Map of Shropshire f.93
This is a manuscript map of Shropshire, one of four in the same style and hand. Its most interesting feature is the castle shown at Clun, which dominates the town. Other topographical features are limited to hills and trees, giving a general impression of the relief of the land and its coverage. It forms part of an atlas that belonged to William Cecil Lord Burghley, Elizabeth I's Secretary of State. Burghley used this atlas to illustrate domestic matters. Here Lord Burghley has added a place name adjacent the river, near to Lent Warden. Burghley was primarily interested in communication routes, an essential feature in any defence program for an area. Rivers were the most important of these communication routes as travel by water was often the fastest. Therefore a good knowledge of the locations along a particular river was essential for navigation and ultimately for the defence of the area.
William Cecil, Lord Burghley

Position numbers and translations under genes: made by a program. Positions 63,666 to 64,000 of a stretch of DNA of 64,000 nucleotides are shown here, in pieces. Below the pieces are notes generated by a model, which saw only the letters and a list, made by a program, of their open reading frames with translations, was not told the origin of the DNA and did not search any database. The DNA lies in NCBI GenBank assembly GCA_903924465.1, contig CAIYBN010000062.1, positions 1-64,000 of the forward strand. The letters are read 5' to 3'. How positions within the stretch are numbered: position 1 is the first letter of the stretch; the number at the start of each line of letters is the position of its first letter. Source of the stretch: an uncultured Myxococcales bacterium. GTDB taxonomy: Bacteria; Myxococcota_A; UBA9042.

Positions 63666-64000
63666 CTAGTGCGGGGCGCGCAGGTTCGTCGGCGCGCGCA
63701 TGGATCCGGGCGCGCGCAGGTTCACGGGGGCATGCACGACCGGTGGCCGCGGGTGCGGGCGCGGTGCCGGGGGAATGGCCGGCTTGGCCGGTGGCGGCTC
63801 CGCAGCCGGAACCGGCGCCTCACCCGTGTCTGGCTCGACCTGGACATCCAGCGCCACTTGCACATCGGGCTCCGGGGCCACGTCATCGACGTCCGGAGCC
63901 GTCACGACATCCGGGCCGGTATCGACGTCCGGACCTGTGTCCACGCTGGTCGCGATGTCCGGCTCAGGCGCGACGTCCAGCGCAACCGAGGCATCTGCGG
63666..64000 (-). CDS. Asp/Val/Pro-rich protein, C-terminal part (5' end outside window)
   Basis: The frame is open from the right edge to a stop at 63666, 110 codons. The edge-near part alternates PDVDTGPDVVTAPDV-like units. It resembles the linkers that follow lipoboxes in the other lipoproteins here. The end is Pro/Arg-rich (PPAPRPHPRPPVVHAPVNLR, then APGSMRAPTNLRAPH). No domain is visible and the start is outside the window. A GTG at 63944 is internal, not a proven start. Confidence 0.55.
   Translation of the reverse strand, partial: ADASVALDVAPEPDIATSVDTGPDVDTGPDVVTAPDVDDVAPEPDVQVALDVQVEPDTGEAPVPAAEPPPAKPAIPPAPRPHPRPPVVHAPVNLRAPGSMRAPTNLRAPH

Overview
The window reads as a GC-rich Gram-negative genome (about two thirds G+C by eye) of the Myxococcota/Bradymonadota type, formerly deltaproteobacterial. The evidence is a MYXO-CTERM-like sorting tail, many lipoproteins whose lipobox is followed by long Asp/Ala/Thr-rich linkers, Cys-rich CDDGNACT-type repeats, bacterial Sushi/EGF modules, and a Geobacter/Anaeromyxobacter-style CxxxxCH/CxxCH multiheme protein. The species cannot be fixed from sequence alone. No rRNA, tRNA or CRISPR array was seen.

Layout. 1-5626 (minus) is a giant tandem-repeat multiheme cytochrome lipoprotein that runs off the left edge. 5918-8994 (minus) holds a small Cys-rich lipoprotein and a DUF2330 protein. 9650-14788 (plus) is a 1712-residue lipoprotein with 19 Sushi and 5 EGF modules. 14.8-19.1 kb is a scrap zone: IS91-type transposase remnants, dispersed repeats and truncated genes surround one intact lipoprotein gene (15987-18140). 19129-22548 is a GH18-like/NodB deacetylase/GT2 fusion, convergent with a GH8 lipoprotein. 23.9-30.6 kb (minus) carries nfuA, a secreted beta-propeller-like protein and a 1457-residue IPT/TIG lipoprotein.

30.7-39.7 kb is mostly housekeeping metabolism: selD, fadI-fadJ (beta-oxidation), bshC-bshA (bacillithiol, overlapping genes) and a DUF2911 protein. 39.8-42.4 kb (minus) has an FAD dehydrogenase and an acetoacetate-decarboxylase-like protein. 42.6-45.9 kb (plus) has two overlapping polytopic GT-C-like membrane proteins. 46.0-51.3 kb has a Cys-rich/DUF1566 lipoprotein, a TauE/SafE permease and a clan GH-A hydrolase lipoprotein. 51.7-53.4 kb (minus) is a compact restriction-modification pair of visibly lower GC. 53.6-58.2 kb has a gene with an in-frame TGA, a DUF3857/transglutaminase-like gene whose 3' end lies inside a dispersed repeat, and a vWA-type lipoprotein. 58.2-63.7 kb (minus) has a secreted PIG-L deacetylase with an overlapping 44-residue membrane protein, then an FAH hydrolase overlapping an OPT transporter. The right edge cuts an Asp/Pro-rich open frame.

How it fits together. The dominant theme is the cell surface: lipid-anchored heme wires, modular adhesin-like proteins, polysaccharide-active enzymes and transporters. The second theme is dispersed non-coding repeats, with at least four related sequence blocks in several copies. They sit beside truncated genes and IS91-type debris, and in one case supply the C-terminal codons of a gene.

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The drawing of this,plan was,begun in 1817 and completed in 1827.,,Because of,many erasures and corrections, the drawing is cracked and dirty, and therefore hard to read. An area calculation table survives in black ink,in the,bottom left margin.
Part of Shropshire containing 126 square miles. Surveyed and Drawn by H. Stevens R. M. D. 1816''
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.This is the first map to conform fully to the 1816 Ordnance Survey Circular, which stated that every plan was to,have an area title, survey and drawing date,,and a note of,its author's,name and rank.,The,map shows,a section of Offa's Dyke, the great earth bank running 176 miles along or near the English border from the North Wales coast south to Chepstow., Offa's Dyke is eight miles longer than Hadrian's Wall but, because it was not a stone construction, was never garrisoned., Its purpose was to mark rathen than defend the frontier.
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This drawing is formally titled. The scale of the drawing isgiven and the area of the land noted as 145.9838 square miles., A triangulation diagram appears on the reverse of the manuscript., This enabled draughtsmen to plot the exact location of topographical features., Archaeological sites are named in gothic script., Colour washes are combined with numerical annotations to indicate the relative relief and overall height of hills.